Why did Apple cease support for FireWire sync on iPods, which history buffs may recall once shipped with their own FireWire cable? Why has Apple abandoned support for it in some Macs?
Royalty payments hampered evolution of this standard orginally, but even when these were dropped FireWire just didn't win the interface war.
Clearly the future of FireWire is a little opaque, particularly as Intel continues work on another Apple-inspired data transfer standard, Light Peak.
It seems a confused and slightly sad history for an interface that promised so much to so many but ended up stuck in the pro video niche.
You can look back at the Apple Lisa, the Performa series, the Twentieth Anniversary Mac -- even the Newton (I'd disagree about Newton) but all of those failures are so last Century. As a historical example let's also eschew the QuickTake camera and move straight at Apple's earliest attempt at a set-top box, the Apple Pippin games console.
This was cut out of Apple's life just two years after its 1995 introduction, with 42,000 slightly depressed customers waiting for a decent game for the underpowered and overpriced box.
What was inside? Apple partner Bandai used a 66MHz PowerPC 603 processor (don't laugh -- that was quite a powerful chip in those long ago times); there was a 14.4kbps modem and it ran an early version of iOS. That last part is a lie, it was in fact a simplified version of Mac OS.
Up against the PlayStation and Nintendo, Pippin never had a chance. Those console giants sent in their marketing Marios and publicity-seeking PacMen and shunted Apple's poor Pippin out the pond.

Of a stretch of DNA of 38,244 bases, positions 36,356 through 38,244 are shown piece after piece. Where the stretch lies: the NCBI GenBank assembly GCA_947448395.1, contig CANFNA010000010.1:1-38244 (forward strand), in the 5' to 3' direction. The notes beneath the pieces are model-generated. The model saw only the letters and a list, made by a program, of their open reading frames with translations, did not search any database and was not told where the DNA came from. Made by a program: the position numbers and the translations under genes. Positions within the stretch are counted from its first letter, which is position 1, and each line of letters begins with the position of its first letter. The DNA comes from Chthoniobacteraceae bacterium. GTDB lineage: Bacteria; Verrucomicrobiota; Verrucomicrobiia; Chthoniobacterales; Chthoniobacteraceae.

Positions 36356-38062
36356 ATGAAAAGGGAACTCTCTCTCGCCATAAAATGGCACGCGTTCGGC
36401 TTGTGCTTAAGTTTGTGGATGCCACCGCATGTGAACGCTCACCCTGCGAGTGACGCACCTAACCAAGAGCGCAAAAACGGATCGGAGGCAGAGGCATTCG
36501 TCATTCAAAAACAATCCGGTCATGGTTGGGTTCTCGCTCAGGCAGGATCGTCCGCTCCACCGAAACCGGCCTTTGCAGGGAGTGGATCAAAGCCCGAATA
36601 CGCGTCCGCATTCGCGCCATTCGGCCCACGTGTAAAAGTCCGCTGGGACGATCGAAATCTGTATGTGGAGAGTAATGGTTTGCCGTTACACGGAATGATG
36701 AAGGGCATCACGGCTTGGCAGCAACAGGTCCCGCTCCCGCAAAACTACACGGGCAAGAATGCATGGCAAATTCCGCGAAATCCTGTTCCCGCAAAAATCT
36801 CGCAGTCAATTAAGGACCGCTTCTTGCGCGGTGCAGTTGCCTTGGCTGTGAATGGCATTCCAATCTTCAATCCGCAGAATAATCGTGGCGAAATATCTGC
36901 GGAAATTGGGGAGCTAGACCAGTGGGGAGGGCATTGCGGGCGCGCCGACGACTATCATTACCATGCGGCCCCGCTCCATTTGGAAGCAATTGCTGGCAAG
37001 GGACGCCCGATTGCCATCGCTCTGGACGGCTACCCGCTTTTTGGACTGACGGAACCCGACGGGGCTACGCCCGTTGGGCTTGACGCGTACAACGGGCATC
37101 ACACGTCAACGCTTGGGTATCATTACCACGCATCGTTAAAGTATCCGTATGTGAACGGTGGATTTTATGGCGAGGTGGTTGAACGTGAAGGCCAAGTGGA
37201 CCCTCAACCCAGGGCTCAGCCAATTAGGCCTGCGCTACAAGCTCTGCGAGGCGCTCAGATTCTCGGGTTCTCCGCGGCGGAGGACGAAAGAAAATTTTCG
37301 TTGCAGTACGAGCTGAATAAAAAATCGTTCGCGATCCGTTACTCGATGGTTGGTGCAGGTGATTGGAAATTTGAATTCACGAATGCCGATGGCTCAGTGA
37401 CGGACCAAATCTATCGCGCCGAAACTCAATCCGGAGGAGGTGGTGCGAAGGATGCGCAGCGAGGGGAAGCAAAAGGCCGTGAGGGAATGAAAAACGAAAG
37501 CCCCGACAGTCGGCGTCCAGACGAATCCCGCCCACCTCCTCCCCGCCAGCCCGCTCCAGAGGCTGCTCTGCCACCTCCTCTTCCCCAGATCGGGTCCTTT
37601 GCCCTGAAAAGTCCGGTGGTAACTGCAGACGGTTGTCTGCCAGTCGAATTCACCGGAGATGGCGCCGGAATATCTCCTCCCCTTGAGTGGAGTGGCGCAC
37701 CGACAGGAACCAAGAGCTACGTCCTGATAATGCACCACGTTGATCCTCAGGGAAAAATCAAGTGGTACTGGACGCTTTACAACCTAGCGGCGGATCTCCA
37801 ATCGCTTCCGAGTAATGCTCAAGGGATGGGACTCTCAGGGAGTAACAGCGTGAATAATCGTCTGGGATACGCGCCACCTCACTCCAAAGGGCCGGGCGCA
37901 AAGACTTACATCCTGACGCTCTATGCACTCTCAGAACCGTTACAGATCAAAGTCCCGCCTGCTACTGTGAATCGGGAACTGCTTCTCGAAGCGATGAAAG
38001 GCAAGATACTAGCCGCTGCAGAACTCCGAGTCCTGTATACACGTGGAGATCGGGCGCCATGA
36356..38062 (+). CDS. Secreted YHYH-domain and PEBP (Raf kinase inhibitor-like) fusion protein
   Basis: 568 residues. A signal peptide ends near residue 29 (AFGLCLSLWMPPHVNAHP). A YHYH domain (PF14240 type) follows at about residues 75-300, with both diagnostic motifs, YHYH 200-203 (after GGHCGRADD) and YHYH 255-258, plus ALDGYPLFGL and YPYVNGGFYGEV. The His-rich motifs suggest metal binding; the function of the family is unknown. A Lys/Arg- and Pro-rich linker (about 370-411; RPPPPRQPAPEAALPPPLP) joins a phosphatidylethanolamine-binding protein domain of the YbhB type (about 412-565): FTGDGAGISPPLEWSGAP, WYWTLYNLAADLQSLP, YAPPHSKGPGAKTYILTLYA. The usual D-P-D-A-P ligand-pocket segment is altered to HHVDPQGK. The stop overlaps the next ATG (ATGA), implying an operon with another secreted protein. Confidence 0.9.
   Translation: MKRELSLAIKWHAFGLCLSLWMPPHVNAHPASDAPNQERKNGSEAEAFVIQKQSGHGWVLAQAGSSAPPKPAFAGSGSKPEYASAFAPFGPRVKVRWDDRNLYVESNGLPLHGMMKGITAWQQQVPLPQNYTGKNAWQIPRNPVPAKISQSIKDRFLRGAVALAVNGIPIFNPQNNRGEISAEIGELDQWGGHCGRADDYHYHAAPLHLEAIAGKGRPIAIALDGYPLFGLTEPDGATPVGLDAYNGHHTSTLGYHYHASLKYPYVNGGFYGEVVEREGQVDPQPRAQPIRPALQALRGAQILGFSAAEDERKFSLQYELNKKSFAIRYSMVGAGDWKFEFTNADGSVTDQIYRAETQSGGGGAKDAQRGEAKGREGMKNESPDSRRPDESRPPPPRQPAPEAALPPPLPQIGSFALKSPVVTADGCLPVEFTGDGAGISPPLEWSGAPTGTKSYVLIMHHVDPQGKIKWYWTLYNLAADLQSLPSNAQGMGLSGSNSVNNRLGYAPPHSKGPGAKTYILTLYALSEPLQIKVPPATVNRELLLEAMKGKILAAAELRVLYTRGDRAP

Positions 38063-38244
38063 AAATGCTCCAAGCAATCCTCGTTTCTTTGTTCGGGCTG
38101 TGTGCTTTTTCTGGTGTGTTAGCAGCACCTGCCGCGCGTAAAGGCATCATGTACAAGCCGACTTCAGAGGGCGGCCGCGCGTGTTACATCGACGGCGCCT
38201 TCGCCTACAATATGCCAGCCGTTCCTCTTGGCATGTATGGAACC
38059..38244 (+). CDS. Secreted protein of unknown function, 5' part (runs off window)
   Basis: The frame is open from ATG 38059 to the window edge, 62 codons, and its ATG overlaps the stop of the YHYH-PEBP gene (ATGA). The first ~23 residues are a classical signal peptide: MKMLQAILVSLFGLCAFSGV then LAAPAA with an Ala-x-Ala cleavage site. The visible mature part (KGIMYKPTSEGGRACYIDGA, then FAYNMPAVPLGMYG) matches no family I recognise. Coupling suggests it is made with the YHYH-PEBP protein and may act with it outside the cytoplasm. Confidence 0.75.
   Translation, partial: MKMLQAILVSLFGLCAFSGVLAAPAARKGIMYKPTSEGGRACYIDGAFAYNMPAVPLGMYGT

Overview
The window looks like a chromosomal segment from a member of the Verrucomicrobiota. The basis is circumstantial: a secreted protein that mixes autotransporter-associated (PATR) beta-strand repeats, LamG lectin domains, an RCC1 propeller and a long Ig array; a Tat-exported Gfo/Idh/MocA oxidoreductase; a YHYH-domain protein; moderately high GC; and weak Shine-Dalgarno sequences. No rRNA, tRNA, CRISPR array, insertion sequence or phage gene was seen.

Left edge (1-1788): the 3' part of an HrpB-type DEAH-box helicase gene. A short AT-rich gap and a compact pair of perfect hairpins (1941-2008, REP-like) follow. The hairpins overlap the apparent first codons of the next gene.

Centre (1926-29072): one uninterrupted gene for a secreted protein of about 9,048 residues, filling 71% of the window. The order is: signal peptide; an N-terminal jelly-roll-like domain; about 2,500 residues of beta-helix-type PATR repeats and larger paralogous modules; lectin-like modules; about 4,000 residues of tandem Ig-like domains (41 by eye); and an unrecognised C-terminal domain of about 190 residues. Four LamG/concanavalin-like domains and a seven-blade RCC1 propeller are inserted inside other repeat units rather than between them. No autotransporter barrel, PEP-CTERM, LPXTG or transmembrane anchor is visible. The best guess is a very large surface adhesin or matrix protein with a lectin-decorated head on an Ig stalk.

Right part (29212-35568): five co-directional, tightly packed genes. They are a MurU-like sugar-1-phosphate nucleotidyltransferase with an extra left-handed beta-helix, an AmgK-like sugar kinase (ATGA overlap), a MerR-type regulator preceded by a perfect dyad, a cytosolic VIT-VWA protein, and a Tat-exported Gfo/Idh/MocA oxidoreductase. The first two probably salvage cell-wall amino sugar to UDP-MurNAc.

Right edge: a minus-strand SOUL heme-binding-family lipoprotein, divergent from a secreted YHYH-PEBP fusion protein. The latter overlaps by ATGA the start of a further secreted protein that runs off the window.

The Steve Jobs challenge
He's America's most successful business leader. He's utterly unique. He drives an incredibly loyal central team of staff. He has stood at the crossroads of technology, either front and center or somewhere in the shadows of most tech innovation since he hit adulthood.
Highly intelligent and equipped with great personal charm, this soft-spoken gent is reputed to possess a mercurial temper. He's someone you love, fear and respect. He's Steve Jobs.
He is irreplacable.
That's the problem, really. His kind of genius isn't replicable. It's the kind of visionary future-seeing that hits only a few people in any generation. When it is gone, it is gone. Jobs' health worries gave everyone cause to ponder Apple's succession plan, but rest assured, whichever of Apple's short list of potential follow-up acts is chosen will not be able to emulate Jobs in any way, shape or form. After all, pick a charismatic candidate and the media will lambast them for failings in comparison to Jobs. Pick a quiet candidate capable of getting things done, and then reports will say "Apple has lost its edge".
There's no easy way away from this conundrum, and while you can't see the Jobs legacy as a failure in any way (quick reprise: kick-start the PC industry, the graphical user interface, iPod, iPhone, and black turtlenecks in boardrooms everywhere), his huge importance to his company and to the wider technology community is insanely hard to enumerate or replicate. He's a man we're all curious about who lives through his achievements, but likes to keep his personal life personal. How do you follow an act like that?
Note: This blog first appeared on our sister site Computerworld - read more at http://blogs.computerworld.com/evans - Email Jonny at email@example.com.